This is our archive of news items tagged Nigerian 419 Fraud
You'll find articles about that subject in each of the items listed, even if the term does not necessarily occur
within the headlines or descriptive text.
Category: Nigerian 419 Fraud
Spam emails supposedly from Nigerian princes with fortunes in Swiss bank accounts
, or beautiful Russian brides
desperate to meet us are nothing unusual.
Most of us delete them without reading them – but Scottish author Neil Forsyth had a different idea.
Curious to find out just how desperate the spammers were for cash, he struck up email conversations with the senders.
After creating his own character called Bob Servant, he was soon dealing with unsuspecting con artists
around the globe. He led them on with bizarre requests and surreal stories.
The resulting book – Delete This at Your Peril
– won fans ranging from rock band Snow Patrol to writer Irvine Welsh.
Now a follow-up
has been released and Hollwood star Brian Cox is playing the comic creation on the radio.
The ringleader of a Dutch-based internet scam that raked in up to $US2 million ($2.6 million) has been arrested in Nigeria, police in Amsterdam say. The Nigerian, who headed a band of fraudsters operating out of Amsterdam, was arrested in Nigeria’s economic capital of Lagos, police said. The fraudsters sent emails all over the world promising the recipients quick financial gains from a make-believe inheritance or fictitious lottery wins in exchange for “processing fees” of several thousand dollars. 419 Fraud 419 fraud is named after the section of the Nigerian penal code which addresses fraud schemes. Nigerian email conmen fall
(AP) Renowned psychiatrist Dr. Louis A. Gottschalk lost up to $3 million over a 10-year period to a Nigerian Internet scam, his son alleges in a lawsuit. The 89-year-old Gottschalk, a neuroscientist who still works at the University of California, Irvine medical plaza that bears his name, acknowledged losing $900,000 to “some bad investments,” according to court papers. Gottschalk is the founding chairman of the Department of Psychiatry and Human Behavior at UCI College of Medicine. He gained national prominence in 1987 by claiming that his studies of President Reagan’s speech patterns showed that Reagan had been suffering from diminished
Mike is a “scambaiter,” dedicated to fighting back against those who send out the notorious 419 e-mails, promising untold wealth to anyone gullible or naive enough to disclose their bank details. Mike asked us not to use his full name because he’s dealing with some heavy cross-border criminals. His group of volunteers at 419eater.com use their computer skills to fool the scammers, to disrupt their crimes, and to have some fun at the scammer’s expense. Every day, millions of people get e-mails like this: Dear Sir/ Madam, I am fine today and how are you? I hope this letter will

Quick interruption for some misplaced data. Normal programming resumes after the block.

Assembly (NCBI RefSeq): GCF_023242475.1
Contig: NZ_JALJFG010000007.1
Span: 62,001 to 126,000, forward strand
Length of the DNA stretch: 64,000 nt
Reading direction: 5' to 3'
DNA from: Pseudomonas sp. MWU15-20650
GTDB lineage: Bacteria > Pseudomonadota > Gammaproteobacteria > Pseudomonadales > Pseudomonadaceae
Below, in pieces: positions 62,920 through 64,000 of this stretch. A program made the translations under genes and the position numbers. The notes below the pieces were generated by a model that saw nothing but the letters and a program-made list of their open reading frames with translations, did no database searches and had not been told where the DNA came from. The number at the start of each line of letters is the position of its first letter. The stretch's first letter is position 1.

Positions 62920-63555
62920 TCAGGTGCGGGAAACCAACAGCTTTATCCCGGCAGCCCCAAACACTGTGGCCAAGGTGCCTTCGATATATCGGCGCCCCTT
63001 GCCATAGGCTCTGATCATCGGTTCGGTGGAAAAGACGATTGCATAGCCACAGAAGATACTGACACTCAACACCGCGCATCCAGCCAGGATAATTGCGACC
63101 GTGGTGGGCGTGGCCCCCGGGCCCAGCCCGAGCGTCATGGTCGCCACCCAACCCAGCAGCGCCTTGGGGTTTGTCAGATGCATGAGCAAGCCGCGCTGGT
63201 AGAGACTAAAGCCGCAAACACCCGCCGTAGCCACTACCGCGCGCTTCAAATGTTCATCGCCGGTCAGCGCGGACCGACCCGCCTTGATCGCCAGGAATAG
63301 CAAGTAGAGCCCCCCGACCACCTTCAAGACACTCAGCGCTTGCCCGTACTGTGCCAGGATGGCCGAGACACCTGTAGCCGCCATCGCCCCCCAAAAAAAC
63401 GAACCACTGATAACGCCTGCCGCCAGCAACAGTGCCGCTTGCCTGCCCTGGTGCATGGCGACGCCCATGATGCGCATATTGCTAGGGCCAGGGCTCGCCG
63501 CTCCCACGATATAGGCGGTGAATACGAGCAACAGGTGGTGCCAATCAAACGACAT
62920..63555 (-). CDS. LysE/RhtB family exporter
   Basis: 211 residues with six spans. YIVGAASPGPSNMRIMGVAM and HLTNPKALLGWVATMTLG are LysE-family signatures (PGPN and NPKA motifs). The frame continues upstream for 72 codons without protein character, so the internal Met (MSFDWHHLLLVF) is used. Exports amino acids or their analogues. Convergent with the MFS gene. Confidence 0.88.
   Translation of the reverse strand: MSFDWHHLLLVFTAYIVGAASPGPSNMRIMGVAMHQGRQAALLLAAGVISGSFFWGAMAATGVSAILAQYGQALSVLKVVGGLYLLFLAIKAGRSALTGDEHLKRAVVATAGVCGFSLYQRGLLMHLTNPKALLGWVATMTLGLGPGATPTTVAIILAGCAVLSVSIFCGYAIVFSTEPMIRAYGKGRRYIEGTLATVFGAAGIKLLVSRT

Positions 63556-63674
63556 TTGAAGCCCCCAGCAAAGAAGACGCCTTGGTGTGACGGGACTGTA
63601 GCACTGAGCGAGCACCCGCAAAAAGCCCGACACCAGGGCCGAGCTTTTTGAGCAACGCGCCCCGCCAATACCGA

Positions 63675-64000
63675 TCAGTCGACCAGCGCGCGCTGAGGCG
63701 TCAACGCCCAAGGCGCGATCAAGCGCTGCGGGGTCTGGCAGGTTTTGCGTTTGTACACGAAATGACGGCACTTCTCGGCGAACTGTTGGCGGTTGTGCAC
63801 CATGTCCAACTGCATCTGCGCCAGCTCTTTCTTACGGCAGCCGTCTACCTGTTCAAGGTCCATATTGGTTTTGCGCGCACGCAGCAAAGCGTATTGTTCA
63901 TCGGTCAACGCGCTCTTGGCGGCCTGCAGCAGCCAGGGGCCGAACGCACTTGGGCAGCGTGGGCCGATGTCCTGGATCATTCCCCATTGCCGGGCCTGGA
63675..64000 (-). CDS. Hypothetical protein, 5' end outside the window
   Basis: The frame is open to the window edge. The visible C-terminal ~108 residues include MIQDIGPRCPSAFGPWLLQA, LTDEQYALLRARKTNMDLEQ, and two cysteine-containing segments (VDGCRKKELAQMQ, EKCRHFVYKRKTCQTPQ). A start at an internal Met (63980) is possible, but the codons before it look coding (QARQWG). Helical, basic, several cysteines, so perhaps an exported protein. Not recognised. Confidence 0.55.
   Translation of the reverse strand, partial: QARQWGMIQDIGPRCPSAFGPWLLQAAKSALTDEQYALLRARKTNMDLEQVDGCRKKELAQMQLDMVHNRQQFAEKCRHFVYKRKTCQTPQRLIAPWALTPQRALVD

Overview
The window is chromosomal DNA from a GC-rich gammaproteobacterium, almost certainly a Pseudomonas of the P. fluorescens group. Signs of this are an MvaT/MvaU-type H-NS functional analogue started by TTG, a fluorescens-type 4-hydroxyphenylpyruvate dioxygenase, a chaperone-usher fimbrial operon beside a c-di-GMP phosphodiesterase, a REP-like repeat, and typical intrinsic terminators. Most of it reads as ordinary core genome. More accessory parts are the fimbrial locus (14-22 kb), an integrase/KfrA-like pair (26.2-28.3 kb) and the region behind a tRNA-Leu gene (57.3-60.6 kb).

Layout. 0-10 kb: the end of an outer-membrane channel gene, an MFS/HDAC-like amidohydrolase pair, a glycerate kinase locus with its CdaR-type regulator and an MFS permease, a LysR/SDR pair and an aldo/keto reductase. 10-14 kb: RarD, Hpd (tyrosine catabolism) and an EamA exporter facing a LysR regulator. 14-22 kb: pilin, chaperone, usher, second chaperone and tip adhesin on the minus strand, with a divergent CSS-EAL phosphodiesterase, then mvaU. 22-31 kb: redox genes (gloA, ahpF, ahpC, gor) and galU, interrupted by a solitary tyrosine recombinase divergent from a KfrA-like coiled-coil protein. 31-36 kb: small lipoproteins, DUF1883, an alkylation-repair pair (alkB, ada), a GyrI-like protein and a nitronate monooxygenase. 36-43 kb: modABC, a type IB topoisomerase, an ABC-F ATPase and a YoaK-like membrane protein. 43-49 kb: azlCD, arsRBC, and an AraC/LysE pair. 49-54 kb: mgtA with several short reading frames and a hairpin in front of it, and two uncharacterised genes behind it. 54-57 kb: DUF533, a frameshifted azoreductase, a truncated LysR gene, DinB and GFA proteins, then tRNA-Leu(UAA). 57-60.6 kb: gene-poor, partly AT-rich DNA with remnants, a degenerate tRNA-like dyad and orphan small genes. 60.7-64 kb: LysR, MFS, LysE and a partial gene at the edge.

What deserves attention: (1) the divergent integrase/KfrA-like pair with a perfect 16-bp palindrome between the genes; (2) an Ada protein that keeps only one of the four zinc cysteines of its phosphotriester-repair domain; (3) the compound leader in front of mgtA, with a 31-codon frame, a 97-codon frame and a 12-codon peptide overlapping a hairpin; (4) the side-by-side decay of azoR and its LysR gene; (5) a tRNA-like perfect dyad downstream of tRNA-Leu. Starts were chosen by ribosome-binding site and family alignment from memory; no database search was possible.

It has been described as the internet’s first blood sport and is fast becoming one of the web’s favourite pastimes. Fed up with having their inboxes clogged with emails from Nigerian fraudsters promising untold riches, the victims are finally hitting back. Scam-baiting – replying to the emails and stringing the con artists along with a view to humiliating them as much as possible – is becoming increasingly popular with more than 150 websites chronicling the often hilarious results. Known as 419 fraud, after the section of the Nigerian penal code that it contravenes, the scam generates millions of pounds each
Budapest Business Journal, Dec. 2, 2002 http://www.bbj.hu/ by P�ter Ol�h An intrepid writer and a team of consultants have probed the murky world of the ‘Nigerian’ e-mail scheme – and offer some crystal-clear advice Your first instinct on receiving an unsolicited message from someone you have never heard of, promising large amounts of money in exchange for a little ‘assistance,’ might be to immediately destroy it. But American investigative writer Brian Wizard, while recognizing such messages for the frauds that they are, decided to pursue the matter. The result is a book exposing the devious schemes in detail, entitled Nigerian
An enticing email…promised cash…a trail of victims….Despite warnings, Americans continue to lose millions to Nigerian con artists If you have a public e-mail account, chances are that sometime in the last few months you received at least one official-sounding message from someone in Africa making an offer that sounded too good to be true. It is. But that isn’t stopping people from falling for it. Every month, federal investigators say, hundreds of gullible Americans lose staggering amounts of money to one of the most well-organized rackets on the Web: the Nigerian 419 scam. Led by gangs of Nigerian con artists,